Guesties: The Medium is the Message

Posted: April 20, 2012 by terryvandrovec in Guesties
Tags: , , , , , , , , ,

By Rich Jensen
Guest blogger

How we receive information is almost as important as the information itself. Occasionally, it is more important.

In the late 60s, assignment reporters for the network news sent back film footage of the Vietnam War. Unlike any previous war, this footage was processed, trimmed, and beamed right smack dab into the middle of millions of living rooms.

It’s one thing to read about the chaos of war. It’s another thing to have it appear in your neat, tidy, organized living room right after dinner.

In the years after his death it was somewhat fashionable to criticize Marshall McLuhan, who coined the phrase above, as well as the term “Global Village.” However, his writing has taken on an eerily prescient tone as we move well into the second decade of the Internet.

The acquisition and dissemination of information, trivial and otherwise, has become, for many, more important than participation in life itself. One has not really experienced an event, unless one has informed others, others who are not present, of the experience, often while it’s occurring.

Worrisome images like this have marred the early part of the NHL playoffs.

Further, the increased ability to communicate has not led to an increase in the quality of information communicated. How could it? It is not as though a variety of outlets for our opinions leads to more reasoned and tolerant opinions. Can technology be expected to make us more reasonable? How would it accomplish this? Rather, we are now able to register our disapproval of something through any number of channels that weren’t available as recently as ten years ago (and it is often disapproval, anger, outrage, contempt).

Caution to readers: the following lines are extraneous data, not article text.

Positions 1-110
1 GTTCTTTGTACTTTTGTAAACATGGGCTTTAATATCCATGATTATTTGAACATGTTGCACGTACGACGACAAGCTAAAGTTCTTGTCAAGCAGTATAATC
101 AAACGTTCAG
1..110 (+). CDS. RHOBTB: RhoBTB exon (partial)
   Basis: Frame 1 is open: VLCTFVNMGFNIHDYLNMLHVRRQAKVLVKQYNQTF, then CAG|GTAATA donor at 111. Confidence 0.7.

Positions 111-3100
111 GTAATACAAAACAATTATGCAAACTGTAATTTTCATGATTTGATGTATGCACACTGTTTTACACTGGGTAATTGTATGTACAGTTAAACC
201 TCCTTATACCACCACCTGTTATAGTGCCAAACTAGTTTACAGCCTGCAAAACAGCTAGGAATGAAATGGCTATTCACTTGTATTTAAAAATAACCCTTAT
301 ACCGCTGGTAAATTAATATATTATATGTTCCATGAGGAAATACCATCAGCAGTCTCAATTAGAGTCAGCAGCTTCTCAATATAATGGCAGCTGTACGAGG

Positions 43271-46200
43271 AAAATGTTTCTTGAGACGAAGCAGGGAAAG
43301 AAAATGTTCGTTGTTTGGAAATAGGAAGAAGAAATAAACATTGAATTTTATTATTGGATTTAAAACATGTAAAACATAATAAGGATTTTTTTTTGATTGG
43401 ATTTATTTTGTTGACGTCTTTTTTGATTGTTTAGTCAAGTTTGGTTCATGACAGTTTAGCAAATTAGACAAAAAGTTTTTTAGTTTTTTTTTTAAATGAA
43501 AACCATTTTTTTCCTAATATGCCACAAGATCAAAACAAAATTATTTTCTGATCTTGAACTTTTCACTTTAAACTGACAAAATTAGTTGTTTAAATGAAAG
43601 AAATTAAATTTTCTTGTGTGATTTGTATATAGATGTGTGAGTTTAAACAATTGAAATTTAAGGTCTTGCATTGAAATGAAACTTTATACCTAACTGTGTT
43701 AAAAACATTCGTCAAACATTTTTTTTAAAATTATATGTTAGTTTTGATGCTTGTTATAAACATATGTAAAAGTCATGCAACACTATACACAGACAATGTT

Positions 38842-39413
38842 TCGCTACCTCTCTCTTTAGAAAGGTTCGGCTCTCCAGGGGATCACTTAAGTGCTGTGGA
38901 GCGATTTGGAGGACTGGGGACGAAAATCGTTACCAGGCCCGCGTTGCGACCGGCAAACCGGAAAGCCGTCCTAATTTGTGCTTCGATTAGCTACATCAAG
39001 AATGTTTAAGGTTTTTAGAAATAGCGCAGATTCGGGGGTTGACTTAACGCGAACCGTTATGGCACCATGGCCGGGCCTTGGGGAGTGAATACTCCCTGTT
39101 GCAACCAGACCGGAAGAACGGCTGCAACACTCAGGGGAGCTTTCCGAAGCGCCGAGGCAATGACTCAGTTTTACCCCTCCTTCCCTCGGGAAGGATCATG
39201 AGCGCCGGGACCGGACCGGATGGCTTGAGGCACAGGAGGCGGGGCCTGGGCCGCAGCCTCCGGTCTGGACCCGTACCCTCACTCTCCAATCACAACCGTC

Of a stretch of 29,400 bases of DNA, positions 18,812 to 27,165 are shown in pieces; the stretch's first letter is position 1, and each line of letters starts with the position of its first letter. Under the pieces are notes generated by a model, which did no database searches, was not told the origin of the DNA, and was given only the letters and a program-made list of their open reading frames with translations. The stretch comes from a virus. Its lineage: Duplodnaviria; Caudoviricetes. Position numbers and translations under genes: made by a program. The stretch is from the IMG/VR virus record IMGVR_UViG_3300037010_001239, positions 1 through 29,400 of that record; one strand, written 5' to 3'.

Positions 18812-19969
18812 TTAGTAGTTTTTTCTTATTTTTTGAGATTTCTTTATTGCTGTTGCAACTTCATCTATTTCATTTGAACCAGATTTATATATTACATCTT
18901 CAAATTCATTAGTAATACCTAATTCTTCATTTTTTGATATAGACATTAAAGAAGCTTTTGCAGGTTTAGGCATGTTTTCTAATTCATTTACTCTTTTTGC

That brings us to this year’s Stanley Cup playoffs. The Stanley Cup playoffs have always been a pressure cooker, but these days, the pressure’s never off.

These series have always featured teams playing each other every other day, but suddenly that seems to be an issue. Why? What’s changed?

I suggest that the biggest change is that there are no longer off-days.

The off-day has been dying a slow death, and I would argue that this is the year that we’ve turned off life-support and pulled the sheet over its head.

Between social media and smart phones that enable continuous connection to any number of people, near and distant, and the proliferation of conventional media (radio, TV) and internet coverage, one game’s grievances don’t just simmer until the next game, rather the fires are stoked. If anything, the time between games no longer minimizes the real and imaginary offenses, it magnifies them.

The culture of the NHL regarding player safety has to change, this means changing player thought patterns. However, absent an opportunity for players to decompress between games and put the shrieking of both social and conventional media in perspective, these series will continue to be marked not only by tension but near-insanity on the ice.

About the author: Jensen lives in Sioux Falls, where he operates Altus Internet. He continues to be perplexed by the fact that stores refuse to accept print outs of his guest blogs as currency. We’re looking into that.


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